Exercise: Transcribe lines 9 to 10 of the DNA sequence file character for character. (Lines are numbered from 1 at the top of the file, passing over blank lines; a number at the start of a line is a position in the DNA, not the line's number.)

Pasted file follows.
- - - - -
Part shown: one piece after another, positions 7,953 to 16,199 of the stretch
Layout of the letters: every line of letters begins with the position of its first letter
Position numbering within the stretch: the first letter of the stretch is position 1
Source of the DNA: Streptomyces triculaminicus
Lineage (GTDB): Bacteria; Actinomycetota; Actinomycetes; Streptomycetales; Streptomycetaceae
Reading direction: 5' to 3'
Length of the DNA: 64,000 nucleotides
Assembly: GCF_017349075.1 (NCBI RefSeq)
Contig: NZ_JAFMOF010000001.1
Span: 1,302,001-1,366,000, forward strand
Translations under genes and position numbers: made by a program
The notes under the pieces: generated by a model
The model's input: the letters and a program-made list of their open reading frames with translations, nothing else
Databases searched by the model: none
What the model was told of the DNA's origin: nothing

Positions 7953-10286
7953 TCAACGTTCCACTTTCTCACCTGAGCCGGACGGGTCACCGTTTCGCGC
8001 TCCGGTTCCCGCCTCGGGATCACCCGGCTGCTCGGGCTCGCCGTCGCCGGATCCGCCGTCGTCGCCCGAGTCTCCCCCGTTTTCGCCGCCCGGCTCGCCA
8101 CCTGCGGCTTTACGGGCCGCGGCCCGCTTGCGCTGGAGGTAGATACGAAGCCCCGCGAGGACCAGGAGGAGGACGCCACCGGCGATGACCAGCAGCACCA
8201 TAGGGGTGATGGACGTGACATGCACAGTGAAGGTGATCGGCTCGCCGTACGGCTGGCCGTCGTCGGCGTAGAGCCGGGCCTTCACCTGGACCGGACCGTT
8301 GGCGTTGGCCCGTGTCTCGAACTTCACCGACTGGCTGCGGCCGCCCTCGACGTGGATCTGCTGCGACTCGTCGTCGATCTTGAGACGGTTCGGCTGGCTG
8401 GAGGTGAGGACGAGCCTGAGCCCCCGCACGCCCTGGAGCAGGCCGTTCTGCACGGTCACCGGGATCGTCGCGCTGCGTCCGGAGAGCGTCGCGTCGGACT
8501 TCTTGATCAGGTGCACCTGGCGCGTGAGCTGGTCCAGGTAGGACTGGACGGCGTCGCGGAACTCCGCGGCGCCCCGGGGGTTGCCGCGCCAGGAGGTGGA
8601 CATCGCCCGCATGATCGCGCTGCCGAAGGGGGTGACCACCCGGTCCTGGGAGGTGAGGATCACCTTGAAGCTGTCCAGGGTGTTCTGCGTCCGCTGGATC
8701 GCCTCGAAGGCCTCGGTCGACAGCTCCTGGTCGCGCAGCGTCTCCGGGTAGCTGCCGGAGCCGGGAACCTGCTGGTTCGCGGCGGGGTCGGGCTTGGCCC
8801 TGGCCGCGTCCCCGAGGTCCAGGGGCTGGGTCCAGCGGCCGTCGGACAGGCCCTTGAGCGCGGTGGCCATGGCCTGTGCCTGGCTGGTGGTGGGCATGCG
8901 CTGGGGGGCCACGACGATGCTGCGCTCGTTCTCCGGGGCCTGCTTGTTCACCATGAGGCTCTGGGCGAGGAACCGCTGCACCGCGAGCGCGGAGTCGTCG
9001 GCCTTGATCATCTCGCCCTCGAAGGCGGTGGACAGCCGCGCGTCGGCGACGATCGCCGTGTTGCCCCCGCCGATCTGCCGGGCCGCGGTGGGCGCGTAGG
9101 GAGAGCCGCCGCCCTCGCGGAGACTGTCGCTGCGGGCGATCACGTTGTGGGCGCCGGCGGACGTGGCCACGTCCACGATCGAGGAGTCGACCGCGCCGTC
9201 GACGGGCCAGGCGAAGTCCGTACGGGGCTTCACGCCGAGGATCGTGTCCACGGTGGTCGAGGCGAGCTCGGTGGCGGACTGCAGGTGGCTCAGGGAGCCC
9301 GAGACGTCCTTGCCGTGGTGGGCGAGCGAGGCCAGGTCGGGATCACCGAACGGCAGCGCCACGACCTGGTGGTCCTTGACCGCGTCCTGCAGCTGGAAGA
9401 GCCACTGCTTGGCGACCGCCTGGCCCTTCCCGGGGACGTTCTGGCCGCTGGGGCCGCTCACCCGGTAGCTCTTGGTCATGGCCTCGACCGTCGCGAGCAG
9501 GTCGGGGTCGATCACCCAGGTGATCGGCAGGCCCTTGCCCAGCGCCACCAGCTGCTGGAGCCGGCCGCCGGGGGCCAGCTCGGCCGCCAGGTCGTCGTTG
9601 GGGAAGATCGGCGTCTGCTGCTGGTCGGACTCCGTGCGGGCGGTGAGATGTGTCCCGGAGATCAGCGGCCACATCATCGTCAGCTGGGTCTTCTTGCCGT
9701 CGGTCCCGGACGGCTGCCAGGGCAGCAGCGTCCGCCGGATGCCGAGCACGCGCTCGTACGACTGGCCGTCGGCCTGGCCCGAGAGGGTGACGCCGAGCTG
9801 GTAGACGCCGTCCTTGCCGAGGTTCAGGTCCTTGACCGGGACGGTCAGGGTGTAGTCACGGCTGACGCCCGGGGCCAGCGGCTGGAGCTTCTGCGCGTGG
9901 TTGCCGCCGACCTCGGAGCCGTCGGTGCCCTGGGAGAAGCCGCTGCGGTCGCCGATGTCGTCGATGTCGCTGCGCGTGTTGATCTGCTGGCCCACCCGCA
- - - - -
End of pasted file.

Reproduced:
Contig: NZ_JAFMOF010000001.1
Span: 1,302,001-1,366,000, forward strand